Ahead of speaking at the Aisling Centre’s Hope, Health and Growth event, which is taking place at the South West College Skills Centre this Saturday (January 4), Agnes Lunny, Chief Executive of all-Ireland charity Positive Futures told The Impartial Reporter how she believes that a positive attitude can give positive results.

“I’m absolutely convinced, and my life has shown it, that if we think positively we have a much better chance of having a positive outcome,” commented Agnes, a Fermanagh native who hasn’t let her personal experiences of tragedy and disability hold her back in life.

“I do come from a very difficult past that I lost my mum, my dad and my brother in a fire when I was 16, I was also registered blind, I started losing my eye-sight when I was eight, I suppose it’s fairly well known that I had a few knocks along the way and I’m not afraid to talk about that,” said Agnes, noting that the pain is as raw today as the day she lost her family.

“Life throws up a lot of challenges but we need and we must put those in a context which is about getting on with life.”

“My absolute firm belief is that it’s not life events in themselves that shape how we live our lives, or shape what our lives look like, but it’s rather our attitude to our life events that shape our life,” she shared, adding: “Every morning I get up and I say, ‘you know today, today is going to be the best day of my life so far’ and fundamentally all I want out of life is that I am a better person today than I was yesterday, but also that what I do to make other people’s lives better, that I’m better at it today than I was yesterday.”

In 1995, Agnes established Positive Futures, a charity which offers support to children and adults who have a learning disability, autistic spectrum condition or acquired brain injury. Since starting the charity, she has been effectively running it with a team which includes her husband Paul Roberts.

“Paul has been sort of my deputy since the early days. I’ve been the chief executive and he’s been the managing director since the very beginning of the charity. I dream up the ideas and he makes them happen, it’s a good partnership,” explained Agnes.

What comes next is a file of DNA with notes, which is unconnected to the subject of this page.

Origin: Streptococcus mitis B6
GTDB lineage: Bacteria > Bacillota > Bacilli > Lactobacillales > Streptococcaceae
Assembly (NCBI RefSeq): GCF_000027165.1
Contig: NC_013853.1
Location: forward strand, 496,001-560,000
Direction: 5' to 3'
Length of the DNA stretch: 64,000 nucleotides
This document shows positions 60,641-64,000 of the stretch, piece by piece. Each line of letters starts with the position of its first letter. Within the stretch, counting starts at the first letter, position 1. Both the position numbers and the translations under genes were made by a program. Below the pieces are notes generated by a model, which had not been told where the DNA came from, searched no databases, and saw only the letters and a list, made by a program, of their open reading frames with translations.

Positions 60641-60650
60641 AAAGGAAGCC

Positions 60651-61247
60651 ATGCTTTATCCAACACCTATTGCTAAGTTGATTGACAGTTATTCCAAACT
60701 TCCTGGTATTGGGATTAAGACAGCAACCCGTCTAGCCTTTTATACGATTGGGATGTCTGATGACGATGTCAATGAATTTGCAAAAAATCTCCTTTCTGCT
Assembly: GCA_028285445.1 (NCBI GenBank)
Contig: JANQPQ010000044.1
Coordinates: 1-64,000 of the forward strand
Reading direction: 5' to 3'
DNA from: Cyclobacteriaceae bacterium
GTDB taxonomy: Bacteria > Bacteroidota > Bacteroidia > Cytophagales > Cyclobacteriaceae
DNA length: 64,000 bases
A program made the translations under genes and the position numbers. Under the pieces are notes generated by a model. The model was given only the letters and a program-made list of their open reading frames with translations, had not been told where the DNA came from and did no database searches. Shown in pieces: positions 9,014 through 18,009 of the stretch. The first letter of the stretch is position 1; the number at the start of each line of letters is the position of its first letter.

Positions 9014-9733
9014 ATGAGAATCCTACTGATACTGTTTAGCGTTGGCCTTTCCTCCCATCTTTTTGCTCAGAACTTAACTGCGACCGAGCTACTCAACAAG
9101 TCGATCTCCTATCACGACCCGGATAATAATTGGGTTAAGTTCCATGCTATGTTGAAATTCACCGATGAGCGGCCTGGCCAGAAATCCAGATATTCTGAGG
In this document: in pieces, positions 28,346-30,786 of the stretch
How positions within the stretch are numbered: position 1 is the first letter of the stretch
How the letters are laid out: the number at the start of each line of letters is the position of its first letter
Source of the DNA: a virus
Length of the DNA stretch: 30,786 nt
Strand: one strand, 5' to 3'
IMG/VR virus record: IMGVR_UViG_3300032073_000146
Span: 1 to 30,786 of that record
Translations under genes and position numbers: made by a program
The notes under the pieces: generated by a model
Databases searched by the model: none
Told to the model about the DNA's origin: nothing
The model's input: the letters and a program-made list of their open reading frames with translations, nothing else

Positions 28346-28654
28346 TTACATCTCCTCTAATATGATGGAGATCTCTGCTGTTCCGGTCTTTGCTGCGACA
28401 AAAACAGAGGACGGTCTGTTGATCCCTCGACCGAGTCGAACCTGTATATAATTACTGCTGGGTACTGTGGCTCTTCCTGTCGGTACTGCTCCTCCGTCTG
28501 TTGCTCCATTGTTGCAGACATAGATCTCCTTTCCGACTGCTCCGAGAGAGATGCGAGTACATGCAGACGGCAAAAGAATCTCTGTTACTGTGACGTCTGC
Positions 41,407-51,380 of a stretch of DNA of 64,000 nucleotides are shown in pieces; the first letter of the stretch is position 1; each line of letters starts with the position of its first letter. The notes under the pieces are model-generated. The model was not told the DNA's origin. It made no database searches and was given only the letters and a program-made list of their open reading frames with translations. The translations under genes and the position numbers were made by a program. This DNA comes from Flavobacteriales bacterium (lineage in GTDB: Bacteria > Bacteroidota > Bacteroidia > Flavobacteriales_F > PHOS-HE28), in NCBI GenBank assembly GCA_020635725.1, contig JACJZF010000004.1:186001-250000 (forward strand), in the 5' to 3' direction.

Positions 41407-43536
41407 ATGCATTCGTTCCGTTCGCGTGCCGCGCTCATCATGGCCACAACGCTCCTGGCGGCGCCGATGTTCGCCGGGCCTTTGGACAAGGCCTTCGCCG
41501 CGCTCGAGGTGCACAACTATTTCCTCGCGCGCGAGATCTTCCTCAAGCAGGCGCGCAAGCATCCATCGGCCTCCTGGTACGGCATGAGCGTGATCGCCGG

Originally from the Garvary area of Belleek, Agnes currently lives in Bangor but even though she has been living away for over 30 years, she still considers Fermanagh her home.

“A lovely thing is that we provide the whole range of our Positive Futures services in Fermanagh. In fact Fermanagh has been the area that we have piloted a lot of new initiatives which is no surprise for I am a very proud Fermanagh woman, I want Fermanagh to be the very best it can be for everybody.”

Talking about her working background and the inspiration behind Positive Futures, Agnes said: “I’ve always had a huge sense of social justice and doing right by and for people so I’m guessing that’s why I went into social work.

“I started off my career in juvenile justice and it was very clear there to see huge injustices experienced by youngsters, many of whom were victims themselves and many of whom had a learning disability which I guess sparked my interest in learning disabilities.”

She continued: “I then moved into learning disability only to discover that life, choice, options and opportunities for people with learning difficulties were grim. Children were living in nursing homes and residential homes, huge numbers of people were living in institutions and hospitals.

“They weren’t sick, they were different but they weren’t sick. They were hidden away from society and my view of that is that it’s wrong, it’s fundamentally wrong.”

“People have a right to a life. They have a right to the same life as you and me. So that was my mission and it remains my mission, people should be given support, I need support, I don’t see, so I need support, if I didn’t have support I couldn’t do what I do,” added Agnes.

Stating that “none of us are an island” and “we all need support”, Agnes continued: “People with a learning disability, with autism, with an acquired brain injury, they also don’t have a voice. I want to live in a society where everyone is equal, where people are welcomed, people who are different are welcomed, they are seen for what they bring, what they contribute, not for the burden they are in society.”

Noting that she is “really looking forward” to the Hope, Health and Growth event on January 4, Agnes said: “I’m really looking forward to it, not in terms of what I can contribute but also what I can get from listening to other people, it seems to be a fantastic line up of speakers and I’m really excited about it.”

“I want to give back to Fermanagh, Fermanagh has been good to me,” Agnes told The Impartial Reporter.